This is not part of the series on which I have just embarked (“ONE”), but it’s about the latest book by one of my favourite authors which can’t go without a mention.
“There is a crack in everything,
that’s how the light gets in.”
“The light shines in the darkness,
and the darkness has neither understood nor overcome it.”
John 1: 5 (my paraphrase)
The world can often seem a dark and dangerous place, and it’s all too easy to become completely overwhelmed by the darkness. The latest book by one of my favourite authors, Robert Benson, “Punching holes in the dark” encourages us not to be so focussed on the darkness that we miss the beacons of light, large and small, which result from God’s activity in the world at large.
Using personal, often very personal, stories, Benson tells of his own struggles to appreciate the Light that has already come, the sacred that is often to be found within the ordinary.
“Forget the former things; do not dwell on the past.
See, I am doing a new thing! Now it springs up; do you not perceive it?
Isaiah 43:18 (NIV)
All too often we do fail to “perceive it” because we are concentrating on the darkness around us instead of on the Light of the World.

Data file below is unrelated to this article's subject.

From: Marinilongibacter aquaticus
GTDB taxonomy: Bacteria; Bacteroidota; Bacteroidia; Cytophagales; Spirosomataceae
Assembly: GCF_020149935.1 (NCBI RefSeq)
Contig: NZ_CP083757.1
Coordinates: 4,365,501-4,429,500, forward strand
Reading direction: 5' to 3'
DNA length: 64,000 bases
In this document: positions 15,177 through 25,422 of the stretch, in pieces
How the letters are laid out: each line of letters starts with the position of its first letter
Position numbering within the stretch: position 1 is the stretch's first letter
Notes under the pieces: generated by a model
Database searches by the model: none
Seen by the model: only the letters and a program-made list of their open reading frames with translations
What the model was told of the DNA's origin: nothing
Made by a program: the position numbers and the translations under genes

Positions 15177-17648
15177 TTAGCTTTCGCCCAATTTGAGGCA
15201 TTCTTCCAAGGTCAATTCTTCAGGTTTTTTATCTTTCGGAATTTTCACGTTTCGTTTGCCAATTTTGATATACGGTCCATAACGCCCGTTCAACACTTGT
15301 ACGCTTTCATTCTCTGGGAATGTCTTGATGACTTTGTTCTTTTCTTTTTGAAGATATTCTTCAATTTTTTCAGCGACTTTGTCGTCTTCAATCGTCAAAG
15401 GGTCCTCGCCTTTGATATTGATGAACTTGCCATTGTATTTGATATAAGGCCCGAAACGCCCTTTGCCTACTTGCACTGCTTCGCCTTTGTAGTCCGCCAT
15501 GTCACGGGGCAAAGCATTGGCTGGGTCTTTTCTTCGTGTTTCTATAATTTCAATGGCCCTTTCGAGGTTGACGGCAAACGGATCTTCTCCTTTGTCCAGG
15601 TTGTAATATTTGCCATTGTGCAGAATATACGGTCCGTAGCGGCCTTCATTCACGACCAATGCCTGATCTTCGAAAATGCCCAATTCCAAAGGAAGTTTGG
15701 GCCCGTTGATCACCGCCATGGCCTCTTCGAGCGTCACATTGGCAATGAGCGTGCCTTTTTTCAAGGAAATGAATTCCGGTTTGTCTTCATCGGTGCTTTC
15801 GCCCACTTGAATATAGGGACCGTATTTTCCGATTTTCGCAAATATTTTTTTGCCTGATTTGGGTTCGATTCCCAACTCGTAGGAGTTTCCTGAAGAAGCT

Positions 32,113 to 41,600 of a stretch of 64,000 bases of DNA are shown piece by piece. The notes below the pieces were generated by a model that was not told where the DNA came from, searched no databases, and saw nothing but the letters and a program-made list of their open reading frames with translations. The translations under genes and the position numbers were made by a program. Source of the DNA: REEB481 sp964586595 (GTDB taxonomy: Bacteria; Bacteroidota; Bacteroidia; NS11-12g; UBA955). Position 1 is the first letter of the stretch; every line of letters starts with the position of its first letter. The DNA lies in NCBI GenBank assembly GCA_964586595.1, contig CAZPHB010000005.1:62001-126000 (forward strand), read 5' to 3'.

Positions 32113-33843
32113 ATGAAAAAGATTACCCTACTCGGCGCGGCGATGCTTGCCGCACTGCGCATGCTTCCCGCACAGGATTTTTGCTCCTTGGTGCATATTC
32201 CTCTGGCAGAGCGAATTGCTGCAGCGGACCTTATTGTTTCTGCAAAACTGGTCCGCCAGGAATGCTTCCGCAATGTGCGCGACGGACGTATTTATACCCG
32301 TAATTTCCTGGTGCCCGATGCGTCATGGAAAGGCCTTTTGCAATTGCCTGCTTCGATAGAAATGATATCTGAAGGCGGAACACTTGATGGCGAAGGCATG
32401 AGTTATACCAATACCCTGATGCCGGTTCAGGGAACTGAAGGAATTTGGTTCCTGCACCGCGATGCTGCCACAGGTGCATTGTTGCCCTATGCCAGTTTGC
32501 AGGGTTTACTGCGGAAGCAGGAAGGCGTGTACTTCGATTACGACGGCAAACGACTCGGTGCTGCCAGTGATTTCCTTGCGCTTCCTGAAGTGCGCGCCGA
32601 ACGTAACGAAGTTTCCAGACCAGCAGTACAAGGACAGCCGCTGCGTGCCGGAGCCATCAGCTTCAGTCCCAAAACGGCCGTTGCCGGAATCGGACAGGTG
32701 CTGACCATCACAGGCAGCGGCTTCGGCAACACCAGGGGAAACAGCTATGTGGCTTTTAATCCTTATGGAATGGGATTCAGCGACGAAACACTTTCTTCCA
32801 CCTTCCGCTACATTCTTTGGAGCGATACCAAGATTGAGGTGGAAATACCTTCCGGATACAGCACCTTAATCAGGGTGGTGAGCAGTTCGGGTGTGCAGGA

Benson goes on to recount his own struggle as a follower of Jesus to bring that Light into dark places. His pithy, often humorous style encourages us to take opportunity to “punch holes in the darkness”, with the promise, the assurance, that “Light will come”.
He writes about opportunities to be the Light in church, in our families and personal relationships, in our workplaces and among those who are our neighbours but not yet our friends.
I was particularly challenged by the chapters (“Driving past Community” and “Friends of silence and of the poor”) where he writes sensitively yet powerfully about our tendency as Christians to build our relationships among people like us, those with whom we feel comfortable, and fail to take the opportunity to build friendships with our close neighbours and workplace colleagues…how will they experience the light if we do not bring it?
“The light we Christians bring to each other matters.
But so does the salt that is missing in the world. It may be the only taste in this world some folks ever have of the body of Christ.
To avoid the dark and to pass by the pepper living down the road or down the block or to avoid the sailors who are not like us is to miss a chance for Jesus to turn up wherever two or three are gathered up in the storms or the calms, to avoid the moments where two or three are gathered, and we might be there to see him or be him.”
May I encourage you to read the book (I’m not on commission!), to celebrate the times and places when we find Light, and, in the places where the Light seems absent, to punch holes in the darkness as hard and as often as we can.